Grace is living with a taciturn man and apparently thinks he is a good husband…even though there is no joy or warmth between them. “When Grace walks into her mother’s home, she has a sensation of great warmth and safety. This doesn’t occur in her own house despite the fact that at night and on Sundays, there’s a man to protect  her.” Her life “…before she met Gene, before life became uncertain and even a little frightening,” was strictly confined and she grasps at small moments of freedom when she can do nothing more than sit and stare at the ocean.

When fires break out along the coast in October, Gene volunteers to go off to fight the fires leaving five-months-pregnant Grace with two kids both younger than two to fend for themselves. The entire town pretty much burns to the ground, and Grace is left homeless and penniless. Out of this tragedy comes the opportunity for Grace to discover herself as an individual, rather than just in relation to a (crappy) husband. She blossoms, her spirit soars, and then…well, things change. To reveal more would spoil what is quite an interesting story.

I enjoyed reading this…it’s an easy read, and the people are written so that we come to care about what happens to them. I give it four stars.

After reading it, I did some research on the terrible fires which devastated Maine in 1947. That made the story even more real for me, and I appreciate the author’s skill in bringing this bit of history alive.



The Perfect Stranger by Megan Miranda

cover Miranda PErfect Stranger

I first became aware of Megan Miranda’s storytelling skill when I read her previous novel All the Missing Girls, which was told BACKWARDS. Not an easy thing to pull off, but she did it in a 5-star fashion, so I was ready with high expectations when I received an advance copy of her latest book The Perfect Stranger in exchange for my honest review (thanks, Simon & Schuster and NetGalley!!)

In this one, the protagonist is an apparently troubled journalist named Leah Stevens, who has moved to a small town in western Pennsylvania to escape and start over. She picks up and takes off with her friend Emmy, becoming a high school teacher while Emmy works odd jobs under the table…or does she??? In fact, did Emmy really exist at all? When Leah reports her missing and the police come to investigate, there is no record of her existence anywhere, either currently or in the past when Leah and Emmy were college roommates. The reader is taken on a twisted ride while Leah tries to find Emmy while hiding her own past (the details of which are rolled out slowly, revealing the reason for Leah’s rush out of Boston and into Pennsylvania.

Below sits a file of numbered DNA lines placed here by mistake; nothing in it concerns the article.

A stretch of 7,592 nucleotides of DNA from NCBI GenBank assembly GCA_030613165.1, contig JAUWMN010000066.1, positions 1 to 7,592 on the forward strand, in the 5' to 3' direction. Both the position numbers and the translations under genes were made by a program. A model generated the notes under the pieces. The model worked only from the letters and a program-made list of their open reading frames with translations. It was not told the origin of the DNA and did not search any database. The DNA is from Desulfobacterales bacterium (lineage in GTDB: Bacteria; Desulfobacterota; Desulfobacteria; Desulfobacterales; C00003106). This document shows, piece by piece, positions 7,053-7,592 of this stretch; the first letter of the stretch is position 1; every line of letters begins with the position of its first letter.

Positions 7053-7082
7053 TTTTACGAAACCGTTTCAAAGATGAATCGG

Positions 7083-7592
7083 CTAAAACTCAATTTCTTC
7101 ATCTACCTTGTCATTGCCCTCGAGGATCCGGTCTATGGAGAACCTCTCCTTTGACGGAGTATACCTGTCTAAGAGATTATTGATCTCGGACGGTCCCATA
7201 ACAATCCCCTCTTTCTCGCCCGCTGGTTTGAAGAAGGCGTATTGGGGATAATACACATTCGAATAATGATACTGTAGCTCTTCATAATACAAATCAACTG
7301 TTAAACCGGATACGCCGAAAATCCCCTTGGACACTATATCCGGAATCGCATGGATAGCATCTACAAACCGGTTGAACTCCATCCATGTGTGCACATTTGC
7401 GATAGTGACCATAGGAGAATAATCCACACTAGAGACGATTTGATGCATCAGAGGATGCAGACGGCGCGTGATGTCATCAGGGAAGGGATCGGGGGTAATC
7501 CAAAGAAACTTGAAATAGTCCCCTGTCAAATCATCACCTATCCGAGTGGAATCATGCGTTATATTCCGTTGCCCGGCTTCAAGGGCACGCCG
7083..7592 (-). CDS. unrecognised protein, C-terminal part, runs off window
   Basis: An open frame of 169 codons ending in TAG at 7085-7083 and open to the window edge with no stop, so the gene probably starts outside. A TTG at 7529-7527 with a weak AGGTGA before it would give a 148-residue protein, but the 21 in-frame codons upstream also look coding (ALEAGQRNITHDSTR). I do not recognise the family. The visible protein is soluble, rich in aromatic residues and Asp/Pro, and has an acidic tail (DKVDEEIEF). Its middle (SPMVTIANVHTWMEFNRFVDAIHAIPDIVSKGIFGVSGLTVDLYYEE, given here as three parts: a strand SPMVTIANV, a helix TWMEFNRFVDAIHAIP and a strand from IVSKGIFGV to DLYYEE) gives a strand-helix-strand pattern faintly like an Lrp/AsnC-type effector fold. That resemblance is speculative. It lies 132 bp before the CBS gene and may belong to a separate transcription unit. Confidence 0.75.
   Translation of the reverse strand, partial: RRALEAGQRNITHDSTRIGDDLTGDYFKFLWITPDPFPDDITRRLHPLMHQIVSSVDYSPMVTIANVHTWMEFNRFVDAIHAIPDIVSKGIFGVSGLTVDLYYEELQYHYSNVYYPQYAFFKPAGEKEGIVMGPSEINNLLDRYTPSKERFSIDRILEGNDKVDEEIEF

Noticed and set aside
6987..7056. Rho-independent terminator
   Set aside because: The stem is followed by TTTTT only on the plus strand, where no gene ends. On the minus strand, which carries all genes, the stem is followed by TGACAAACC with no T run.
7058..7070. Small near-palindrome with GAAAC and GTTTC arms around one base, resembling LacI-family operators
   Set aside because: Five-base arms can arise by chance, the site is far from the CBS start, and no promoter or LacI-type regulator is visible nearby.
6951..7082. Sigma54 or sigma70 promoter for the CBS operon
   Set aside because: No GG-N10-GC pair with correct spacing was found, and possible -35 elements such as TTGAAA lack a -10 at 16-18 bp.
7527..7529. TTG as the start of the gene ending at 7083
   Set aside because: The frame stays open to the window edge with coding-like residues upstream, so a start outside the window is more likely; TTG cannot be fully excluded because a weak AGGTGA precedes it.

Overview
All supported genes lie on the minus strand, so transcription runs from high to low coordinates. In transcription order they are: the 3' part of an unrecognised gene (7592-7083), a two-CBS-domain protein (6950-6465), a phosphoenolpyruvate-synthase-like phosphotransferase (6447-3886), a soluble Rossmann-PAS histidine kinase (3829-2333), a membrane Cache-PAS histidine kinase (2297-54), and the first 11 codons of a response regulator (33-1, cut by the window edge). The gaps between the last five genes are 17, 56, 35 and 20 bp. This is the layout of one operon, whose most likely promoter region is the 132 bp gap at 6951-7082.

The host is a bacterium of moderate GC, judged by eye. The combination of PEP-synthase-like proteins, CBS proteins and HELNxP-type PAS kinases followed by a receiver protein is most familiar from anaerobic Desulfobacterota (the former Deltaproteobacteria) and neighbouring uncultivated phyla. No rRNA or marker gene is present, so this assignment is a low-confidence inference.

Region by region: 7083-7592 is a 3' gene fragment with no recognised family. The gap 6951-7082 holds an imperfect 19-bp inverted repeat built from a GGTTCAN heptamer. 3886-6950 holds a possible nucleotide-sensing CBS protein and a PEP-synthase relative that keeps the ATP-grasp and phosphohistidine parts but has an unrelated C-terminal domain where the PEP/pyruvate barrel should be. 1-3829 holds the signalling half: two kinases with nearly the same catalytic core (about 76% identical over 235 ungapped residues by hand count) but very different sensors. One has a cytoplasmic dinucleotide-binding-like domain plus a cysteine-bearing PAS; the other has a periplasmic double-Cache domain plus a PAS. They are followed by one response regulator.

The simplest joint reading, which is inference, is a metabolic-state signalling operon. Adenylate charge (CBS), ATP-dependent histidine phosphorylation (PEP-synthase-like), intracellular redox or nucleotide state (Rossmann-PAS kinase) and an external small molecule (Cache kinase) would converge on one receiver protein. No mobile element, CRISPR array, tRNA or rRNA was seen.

As the details of her past are revealed, we learn there was a restraining order against Leah and a threatened lawsuit for her actions in a story she wrote in Boston. Leah is just settling in to her new life when someone beats the crap out of a woman who bears an uncanny resemblance to Leah, and then Emmy disappears.  Leah desperately wants to find Emmy, and becomes deeply entangled with the lead detective working on Emmy’s disappearance. She tries to cooperate, but the is no trace of Emmy, not even a digital footprint. At this point the reader may wonder if Emmy ever existed, or whether Leah might have dissociative identity disorder.

The possibility of a split personality is revealed as Leah tells the reader “I was an adolescent when I first started to see myself as two people…I was both walking down the hall and watching myself walk down the hall.” Speaking of a female student, she said she ”…held herself as if she knew it. She must’ve thought there were certain rules that still applied. “